I think you can say that Ken Hitchcock is a smart guy.
You don't become a head coach for three separate teams, take all three to the playoffs, two deep in the playoffs, make the Finals more than once and win a Stanley Cup without being pretty bright. For an intelligent guy like Hitchcock, he sure likes to say "I don't know" a heck of a lot.
Sure, Hitchcock might be playing the new coach card as an easy out for not having an answer to a prying reporter's question, but his go to answer is a little more shrewd than that. Here, take a look at some of the more glaring uses of the ignorance excuse.
On Nov. 22, Hitchcock was explaining why Jaroslav Halak was getting the start in goal that night to Dan O'Neill of the Post-Dispatch.
"I just like the way he's playing," Hitchcock said. "I don't know much about goalies from a technical standpoint, but I like the way he's playing. He's aggressive, he's making big saves at the right time. In that third period (in Minnesota), when we had that five minute brain cramp, he made three big saves to keep us in the game. That's a good sign for us."
Hey, I don't know much about goalies either. But I've never been an NHL head coach. The day before that ran, Hitchcock was talking to Jeremy Rutherford of the Post-Dispatch about his strategy from the shootout in Minnesota. He said he used Kevin Shattenkirk in the skills competition because he was told he was good. Then he said this:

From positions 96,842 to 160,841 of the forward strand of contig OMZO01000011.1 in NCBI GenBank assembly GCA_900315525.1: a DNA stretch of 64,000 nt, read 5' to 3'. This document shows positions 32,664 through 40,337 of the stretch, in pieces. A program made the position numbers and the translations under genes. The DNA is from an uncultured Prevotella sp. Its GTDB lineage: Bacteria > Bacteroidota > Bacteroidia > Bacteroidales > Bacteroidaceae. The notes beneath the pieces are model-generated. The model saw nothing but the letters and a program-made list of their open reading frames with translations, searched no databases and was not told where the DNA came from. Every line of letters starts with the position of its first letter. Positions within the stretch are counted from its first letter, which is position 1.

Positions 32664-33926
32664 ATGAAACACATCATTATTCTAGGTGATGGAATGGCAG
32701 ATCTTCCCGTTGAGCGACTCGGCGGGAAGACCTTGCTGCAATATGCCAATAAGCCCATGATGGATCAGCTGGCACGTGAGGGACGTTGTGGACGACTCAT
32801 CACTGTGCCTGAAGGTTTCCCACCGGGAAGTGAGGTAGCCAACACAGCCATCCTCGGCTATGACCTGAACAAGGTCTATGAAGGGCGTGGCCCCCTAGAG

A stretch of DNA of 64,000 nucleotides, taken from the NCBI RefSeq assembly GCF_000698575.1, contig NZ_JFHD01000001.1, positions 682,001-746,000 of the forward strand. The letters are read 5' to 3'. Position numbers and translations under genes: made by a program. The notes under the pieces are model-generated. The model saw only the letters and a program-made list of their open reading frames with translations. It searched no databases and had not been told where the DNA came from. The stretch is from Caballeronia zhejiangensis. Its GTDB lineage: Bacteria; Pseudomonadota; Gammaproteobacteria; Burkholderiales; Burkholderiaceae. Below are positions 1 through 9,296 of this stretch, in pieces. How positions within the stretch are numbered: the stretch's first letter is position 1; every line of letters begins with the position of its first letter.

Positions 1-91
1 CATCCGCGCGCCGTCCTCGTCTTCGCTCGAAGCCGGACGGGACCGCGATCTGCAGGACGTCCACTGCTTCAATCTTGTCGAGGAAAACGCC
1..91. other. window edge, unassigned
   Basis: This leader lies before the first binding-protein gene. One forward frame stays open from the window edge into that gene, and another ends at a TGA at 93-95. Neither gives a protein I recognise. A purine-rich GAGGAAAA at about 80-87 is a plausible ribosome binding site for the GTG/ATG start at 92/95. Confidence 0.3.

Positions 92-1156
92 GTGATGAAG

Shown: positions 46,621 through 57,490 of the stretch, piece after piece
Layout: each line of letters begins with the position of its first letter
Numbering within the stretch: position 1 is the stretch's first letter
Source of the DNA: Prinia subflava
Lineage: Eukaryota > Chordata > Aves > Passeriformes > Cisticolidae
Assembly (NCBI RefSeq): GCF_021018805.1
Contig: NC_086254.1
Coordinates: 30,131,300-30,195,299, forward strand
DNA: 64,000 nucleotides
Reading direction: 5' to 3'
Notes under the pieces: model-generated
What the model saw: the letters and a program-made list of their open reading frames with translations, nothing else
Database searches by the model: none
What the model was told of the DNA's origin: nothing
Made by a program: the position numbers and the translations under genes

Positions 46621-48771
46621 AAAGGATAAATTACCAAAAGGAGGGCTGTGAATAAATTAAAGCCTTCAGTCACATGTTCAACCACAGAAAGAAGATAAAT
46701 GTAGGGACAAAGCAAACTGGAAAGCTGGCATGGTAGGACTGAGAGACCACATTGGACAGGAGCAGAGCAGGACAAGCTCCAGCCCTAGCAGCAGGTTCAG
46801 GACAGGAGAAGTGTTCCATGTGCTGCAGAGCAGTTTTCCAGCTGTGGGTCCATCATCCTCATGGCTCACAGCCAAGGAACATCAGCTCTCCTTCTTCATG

"I think we'll have tryouts," Hitchcock said. "I don't know these guys and I want to see what people can do. I want to start seeing what guys can do putting lunch or dinner on the line, so there's a little bit of pressure."
Now to me, that's not him saying these guys are strangers. He knows his team already. He's saying that guys will have to earn the chance to play in the shootout. It's a motivational tool, and I like it. Smart guy for not knowing a lot.
Here, Hitchcock discusses the boarding penalty and suspension to Chris Stewart in the Detroit game.
"But I think what scares everybody is the way he went into the boards. Whoa, boy! I don't know how it's ruled on. It's a hockey play. It's not a deliberate attempt to injure or anything like that. It's a hockey play that went a little wrong. You've got to figure out balance of responsibility, what percentages does each player bear? There's a mechanism in place for the protection of the players, and you've got to respect that."
There, he's putting it out there that the play looked bad, but it was just a hockey play. He's softening his criticism of the ruling when he says I don't know. He doesn't put that in there, he's potentially looking at a fine.
He even dropped one in his first press conference.
"I don't know why, but when I stand on the bench, the game is in slow motion," Hitchcock said. "I don't have any idea why. I talk to Scotty (Bowman) a lot about the way to do it and little mechanisms that we do on the bench. But the game is in slow motion for me."
I don't know why he says I don't know so much. Watch for it when he's talking to FSN before, during and after games. He drops it more than you think. What I do know is that James P. Loughrane, a guy on all the famous quotation websites, once said, "It is a sign of strength, not of weakness, to admit that you don't know all the answers."
Anything else you notice about Hitchcock...other than his pants size? Let us know, down below.